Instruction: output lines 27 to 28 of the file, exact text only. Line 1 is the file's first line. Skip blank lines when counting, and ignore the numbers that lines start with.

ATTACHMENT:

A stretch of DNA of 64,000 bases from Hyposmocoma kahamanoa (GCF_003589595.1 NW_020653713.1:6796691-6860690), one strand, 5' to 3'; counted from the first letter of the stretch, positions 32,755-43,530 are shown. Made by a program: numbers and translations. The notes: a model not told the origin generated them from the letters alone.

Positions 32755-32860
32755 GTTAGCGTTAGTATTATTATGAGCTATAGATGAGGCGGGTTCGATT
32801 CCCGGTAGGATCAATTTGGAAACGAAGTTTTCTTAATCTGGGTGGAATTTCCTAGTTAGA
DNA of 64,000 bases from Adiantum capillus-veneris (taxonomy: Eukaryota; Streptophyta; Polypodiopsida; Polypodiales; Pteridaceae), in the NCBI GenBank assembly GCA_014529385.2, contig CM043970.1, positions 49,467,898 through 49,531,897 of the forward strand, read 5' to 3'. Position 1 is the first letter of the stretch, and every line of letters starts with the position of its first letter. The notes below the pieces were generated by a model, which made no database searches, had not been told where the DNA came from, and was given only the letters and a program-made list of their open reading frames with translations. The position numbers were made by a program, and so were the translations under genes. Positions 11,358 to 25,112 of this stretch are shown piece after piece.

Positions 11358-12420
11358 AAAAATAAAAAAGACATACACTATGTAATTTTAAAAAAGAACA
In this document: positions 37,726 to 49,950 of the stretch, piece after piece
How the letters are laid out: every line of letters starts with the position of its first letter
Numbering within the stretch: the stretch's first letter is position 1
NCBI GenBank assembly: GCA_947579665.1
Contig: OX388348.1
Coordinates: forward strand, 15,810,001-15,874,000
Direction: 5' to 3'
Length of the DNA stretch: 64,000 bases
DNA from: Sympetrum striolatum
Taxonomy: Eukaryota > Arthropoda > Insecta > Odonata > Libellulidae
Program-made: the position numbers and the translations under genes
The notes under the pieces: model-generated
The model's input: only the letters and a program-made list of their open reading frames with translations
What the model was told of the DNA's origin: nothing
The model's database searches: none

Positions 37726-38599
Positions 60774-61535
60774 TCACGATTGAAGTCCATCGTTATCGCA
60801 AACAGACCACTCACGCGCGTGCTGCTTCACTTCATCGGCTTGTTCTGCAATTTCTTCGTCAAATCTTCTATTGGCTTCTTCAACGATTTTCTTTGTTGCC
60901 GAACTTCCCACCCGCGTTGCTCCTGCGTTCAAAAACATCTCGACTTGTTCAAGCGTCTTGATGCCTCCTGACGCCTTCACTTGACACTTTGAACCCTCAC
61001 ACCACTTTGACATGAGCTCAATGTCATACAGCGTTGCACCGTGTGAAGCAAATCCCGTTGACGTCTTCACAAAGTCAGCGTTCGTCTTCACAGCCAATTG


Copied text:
60901 GAACTTCCCACCCGCGTTGCTCCTGCGTTCAAAAACATCTCGACTTGTTCAAGCGTCTTGATGCCTCCTGACGCCTTCACTTGACACTTTGAACCCTCAC
61001 ACCACTTTGACATGAGCTCAATGTCATACAGCGTTGCACCGTGTGAAGCAAATCCCGTTGACGTCTTCACAAAGTCAGCGTTCGTCTTCACAGCCAATTG